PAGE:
Decoding the Uniform Child Abduction Prevention Act – Part II

The Uniform Child Abduction Prevention Act was promulgated by the Uniform Law Commission in 2006 and subsequently adopted by the state of Florida in order to deter and prevent the abduction of children after divorce and award of child custody. Stemming from the provisions of the Uniform Child Custody Jurisdiction and Enforcement and further strengthening it, the UCAPA is applicable to both domestic and international abduction of children, which was discussed in the previous post.

According to the UCAPA, a court, a custodial parent, or any other person who has justifiable reasons or a public prosecutor can bring action over the domestic or international abduction of a child. That party must file a petition in court, specifying the risk factors and demographic details of the child and the person against whom protection is sought. The person or party filing the petition for protection may also have to provide any other additional information required under the UCCJEA.

If the court determines the threat of abduction as genuine, it may issue an order that details the various measures that are to be taken to prevent the abduction of the child. For example, the court could prohibit the suspected individual from relocating the child from a specific geographical area, or it may impose travel restrictions. The court might also add the child’s name to the U.S. Department of State’s Child Passport Issuance Alert Program, or ask the individual for an order from another country that details the identical child custody arrangements.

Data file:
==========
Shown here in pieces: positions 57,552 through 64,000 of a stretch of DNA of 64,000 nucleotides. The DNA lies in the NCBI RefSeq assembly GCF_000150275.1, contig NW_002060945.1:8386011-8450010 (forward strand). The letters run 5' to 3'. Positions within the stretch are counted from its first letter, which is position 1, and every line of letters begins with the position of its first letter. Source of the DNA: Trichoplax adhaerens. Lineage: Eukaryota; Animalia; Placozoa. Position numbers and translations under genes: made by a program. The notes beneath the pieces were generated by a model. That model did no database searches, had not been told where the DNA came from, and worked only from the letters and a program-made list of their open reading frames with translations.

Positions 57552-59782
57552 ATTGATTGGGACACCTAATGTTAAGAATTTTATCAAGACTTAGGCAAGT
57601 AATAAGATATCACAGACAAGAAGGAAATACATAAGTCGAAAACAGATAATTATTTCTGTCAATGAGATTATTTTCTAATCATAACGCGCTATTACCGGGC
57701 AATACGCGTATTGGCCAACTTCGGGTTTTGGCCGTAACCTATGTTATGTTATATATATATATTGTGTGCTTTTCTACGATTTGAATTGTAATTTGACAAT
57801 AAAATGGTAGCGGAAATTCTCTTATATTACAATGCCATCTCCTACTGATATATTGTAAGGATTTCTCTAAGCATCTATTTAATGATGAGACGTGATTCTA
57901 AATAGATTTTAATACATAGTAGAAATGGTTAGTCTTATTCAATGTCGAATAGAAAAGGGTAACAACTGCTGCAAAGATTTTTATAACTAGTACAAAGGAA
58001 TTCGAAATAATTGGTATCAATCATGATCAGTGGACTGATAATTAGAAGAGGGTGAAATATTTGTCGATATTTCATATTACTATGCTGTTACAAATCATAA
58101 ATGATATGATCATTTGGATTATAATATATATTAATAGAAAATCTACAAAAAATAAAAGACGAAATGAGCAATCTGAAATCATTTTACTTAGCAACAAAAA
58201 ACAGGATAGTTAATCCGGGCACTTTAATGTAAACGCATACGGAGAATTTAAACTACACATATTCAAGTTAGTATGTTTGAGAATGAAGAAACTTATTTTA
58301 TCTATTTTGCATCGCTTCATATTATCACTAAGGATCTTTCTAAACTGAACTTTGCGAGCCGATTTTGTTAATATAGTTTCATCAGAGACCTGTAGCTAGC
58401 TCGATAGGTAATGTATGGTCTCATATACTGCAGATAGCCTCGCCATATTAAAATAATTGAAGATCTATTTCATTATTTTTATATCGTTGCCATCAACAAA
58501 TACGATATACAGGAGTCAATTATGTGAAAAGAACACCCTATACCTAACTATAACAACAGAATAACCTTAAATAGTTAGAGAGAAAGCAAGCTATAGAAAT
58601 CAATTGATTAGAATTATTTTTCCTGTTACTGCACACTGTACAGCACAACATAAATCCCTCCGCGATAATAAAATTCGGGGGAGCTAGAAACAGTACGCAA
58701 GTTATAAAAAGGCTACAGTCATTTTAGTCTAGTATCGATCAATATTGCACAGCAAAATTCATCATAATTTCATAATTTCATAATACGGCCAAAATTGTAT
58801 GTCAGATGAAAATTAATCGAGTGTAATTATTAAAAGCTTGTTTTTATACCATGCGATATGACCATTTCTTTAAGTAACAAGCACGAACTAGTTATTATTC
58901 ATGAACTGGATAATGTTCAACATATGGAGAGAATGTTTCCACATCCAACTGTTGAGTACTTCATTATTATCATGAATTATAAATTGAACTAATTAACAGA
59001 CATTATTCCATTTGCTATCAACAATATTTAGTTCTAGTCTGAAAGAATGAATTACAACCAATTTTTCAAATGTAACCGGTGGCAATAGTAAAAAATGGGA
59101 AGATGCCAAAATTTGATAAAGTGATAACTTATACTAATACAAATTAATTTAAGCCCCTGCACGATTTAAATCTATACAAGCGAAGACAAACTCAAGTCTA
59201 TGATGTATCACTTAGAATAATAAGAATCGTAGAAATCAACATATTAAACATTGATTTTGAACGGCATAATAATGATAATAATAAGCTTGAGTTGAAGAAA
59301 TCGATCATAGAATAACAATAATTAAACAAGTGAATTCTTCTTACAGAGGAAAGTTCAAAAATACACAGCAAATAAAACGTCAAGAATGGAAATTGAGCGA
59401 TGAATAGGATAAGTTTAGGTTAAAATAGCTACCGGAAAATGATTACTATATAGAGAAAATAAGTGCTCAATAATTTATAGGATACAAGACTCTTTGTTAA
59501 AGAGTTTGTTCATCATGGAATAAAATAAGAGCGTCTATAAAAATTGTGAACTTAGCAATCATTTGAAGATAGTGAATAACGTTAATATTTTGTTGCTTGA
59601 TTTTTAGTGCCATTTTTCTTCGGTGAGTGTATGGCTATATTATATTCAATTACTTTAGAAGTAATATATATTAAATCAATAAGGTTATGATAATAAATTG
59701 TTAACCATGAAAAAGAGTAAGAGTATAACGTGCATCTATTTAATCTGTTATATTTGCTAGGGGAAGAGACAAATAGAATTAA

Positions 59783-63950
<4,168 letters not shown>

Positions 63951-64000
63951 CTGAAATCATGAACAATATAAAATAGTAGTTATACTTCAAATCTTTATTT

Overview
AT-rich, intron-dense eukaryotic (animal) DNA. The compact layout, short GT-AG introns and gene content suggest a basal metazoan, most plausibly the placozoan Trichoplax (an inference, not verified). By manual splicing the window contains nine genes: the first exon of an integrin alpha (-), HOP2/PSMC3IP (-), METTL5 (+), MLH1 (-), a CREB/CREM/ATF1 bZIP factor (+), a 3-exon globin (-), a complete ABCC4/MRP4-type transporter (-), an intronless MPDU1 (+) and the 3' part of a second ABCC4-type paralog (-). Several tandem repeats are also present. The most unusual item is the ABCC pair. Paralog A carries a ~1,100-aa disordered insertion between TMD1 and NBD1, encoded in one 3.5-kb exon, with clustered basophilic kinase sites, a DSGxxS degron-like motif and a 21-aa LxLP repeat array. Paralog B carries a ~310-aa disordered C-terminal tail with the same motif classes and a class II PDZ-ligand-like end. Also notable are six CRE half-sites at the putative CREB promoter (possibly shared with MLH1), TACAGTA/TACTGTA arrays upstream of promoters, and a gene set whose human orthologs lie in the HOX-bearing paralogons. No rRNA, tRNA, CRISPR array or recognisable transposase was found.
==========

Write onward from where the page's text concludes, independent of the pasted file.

Per the UCAPA, an order for protection from abduction could have an expiration date. However, it will also terminate upon the child’s emancipation or 18th birthday, or if the order is revoked, modified, or withdrawn. The act also gives powers to the court to take physical custody of the child if abduction is imminent. The court can also issue directive to local police to locate and return the child or take other action available under state law.